Since 1978, the Dialogue Institute has sponsored the International Scholars’ Abrahamic Trialogue (ISAT). These conferences have brought together leading scholars from each of the Abrahamic faiths in regions where interreligious understanding is crucial to promoting stability and peace. Through intensive dialogue, academics and regional leaders use religious diplomacy to address communities in crisis.
The most recent ISAT, which focused on interreligious cooperation in relation to socially responsible global business, was held in Amman, Jordan, in May 2008. It was hosted by HRH Prince Hassan bin Talal, a long time ISAT member and Chair of the board of Jordan’s Royal Institute of Inter-faith Studies.
For more than thirty years, Jewish, Christian, and Muslim scholars have met for “Trialogue.” In locations as diverse as Austria, Israel, Indonesia, Macedonia and the U. S., these scholars have gathered with regional leaders in varied fields to exchange ideas, establish principles for dialogue, and advance interreligious understanding and cooperation. Among the outcomes of this ongoing dialogue process:
- The collegiality and continuing commitment of scholars engaged in work of mutual understanding and joint problem-solving provide a unique forum for countering religious strife in specific international contexts.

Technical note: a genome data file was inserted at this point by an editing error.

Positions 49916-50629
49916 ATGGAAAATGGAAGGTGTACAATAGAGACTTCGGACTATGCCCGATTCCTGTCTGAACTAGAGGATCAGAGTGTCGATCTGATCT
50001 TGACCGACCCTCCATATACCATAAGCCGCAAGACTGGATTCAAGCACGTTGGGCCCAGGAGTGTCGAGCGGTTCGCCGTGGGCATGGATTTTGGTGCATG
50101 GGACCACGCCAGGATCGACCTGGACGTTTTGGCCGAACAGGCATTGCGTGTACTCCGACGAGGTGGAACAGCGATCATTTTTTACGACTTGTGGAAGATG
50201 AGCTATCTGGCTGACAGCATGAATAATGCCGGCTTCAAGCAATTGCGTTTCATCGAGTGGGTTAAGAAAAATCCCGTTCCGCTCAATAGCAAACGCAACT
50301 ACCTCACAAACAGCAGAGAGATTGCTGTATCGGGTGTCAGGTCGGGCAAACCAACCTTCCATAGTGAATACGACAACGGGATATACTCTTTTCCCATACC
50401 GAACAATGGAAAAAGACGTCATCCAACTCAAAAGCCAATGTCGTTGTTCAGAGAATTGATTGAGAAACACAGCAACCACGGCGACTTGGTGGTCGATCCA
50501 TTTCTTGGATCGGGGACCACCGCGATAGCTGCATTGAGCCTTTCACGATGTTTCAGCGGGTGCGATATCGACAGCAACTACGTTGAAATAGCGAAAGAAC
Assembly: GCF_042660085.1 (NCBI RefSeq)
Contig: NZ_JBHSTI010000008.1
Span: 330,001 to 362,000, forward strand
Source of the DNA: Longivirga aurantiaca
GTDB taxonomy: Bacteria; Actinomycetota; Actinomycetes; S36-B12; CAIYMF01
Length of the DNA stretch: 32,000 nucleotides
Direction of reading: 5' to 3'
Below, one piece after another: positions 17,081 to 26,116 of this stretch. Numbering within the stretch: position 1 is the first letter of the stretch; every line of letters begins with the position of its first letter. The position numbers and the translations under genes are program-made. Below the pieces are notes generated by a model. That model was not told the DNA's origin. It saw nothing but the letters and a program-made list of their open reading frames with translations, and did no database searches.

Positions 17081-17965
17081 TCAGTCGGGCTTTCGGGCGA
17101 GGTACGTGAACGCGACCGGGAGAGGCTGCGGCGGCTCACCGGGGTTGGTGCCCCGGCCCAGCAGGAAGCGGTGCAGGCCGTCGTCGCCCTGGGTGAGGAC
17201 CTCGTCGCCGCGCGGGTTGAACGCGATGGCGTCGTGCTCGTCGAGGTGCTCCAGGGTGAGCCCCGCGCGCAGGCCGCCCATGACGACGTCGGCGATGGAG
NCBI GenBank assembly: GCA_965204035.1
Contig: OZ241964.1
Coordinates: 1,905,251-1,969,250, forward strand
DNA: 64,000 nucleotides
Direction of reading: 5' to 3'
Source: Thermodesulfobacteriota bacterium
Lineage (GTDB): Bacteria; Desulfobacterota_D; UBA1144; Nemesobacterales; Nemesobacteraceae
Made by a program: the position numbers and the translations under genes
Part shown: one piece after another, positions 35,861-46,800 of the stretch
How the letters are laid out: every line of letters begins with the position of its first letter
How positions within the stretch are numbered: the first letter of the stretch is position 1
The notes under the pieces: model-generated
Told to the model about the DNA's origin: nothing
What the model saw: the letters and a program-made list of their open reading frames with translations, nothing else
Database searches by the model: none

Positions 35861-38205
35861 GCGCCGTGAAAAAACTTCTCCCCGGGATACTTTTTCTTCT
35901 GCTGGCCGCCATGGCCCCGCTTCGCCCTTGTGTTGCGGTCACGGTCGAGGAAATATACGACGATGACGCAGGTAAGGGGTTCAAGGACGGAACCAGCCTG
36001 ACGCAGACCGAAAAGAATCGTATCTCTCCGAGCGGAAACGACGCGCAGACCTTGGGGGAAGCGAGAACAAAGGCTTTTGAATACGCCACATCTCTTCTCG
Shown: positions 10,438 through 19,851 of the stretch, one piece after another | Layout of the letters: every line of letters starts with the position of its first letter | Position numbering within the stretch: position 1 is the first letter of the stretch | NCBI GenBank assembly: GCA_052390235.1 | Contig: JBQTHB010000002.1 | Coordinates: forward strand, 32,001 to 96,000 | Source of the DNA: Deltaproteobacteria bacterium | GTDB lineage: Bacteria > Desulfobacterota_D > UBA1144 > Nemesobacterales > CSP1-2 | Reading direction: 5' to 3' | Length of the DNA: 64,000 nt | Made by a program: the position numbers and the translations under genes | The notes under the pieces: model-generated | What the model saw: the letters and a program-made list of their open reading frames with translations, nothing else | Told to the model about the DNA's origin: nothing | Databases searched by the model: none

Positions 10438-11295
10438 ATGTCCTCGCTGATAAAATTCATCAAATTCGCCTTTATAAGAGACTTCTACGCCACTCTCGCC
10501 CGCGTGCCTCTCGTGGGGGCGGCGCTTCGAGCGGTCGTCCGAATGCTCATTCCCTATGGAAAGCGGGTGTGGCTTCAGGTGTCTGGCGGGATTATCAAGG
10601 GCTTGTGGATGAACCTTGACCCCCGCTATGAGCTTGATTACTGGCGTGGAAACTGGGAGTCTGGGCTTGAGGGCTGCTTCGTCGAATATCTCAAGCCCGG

- The ongoing scholarly pursuit of dialogue has fostered a veritable “technology” for creating new possibilities out of the exchange of ideas respectful of diversity and difference.
- One such ISAT series under the Patronage of Sir Evelyn Rothschild of England, Prince Philip of England, and Prince El Hassan bin Talal of Jordan produced A Code of Ethics on International Business for Christians, Muslims and Jews out of Jewish, Christian, and Muslim sources.
- The 2002 ISAT, hosted by the late President Boris Trajkovski of Macedonia had a positive impact on countering the sources of religious conflict in that war-torn region through a triple commitment to: a) regular meetings of religious leaders under the patronage of the President; b) collaboration between the Orthodox and Islamic theological seminaries on both faculty and student levels; c) establishment of a “Council of Interreligious Collaboration.”
Each ISAT has a particular focus, and specifically interacts with the local host country, with a good faith effort to include the local faith communities and to address their needs. The scholars receive no stipend, but expenses are paid. Proceedings of many past ISAT conferences have been published as books, or incorporated into a special issue of the Journal of Ecumenical Studies.
See: Trialogues: Theoria --> Praxis: How Jews, Christians, Muslims (and Others) Can Together Move from Theory to Practice (1998); Religions in Dialogue: From Theocracy to Democracy (2002); and Interreligious Dialogue toward Reconciliation in Macedonia and Bosnia (2003).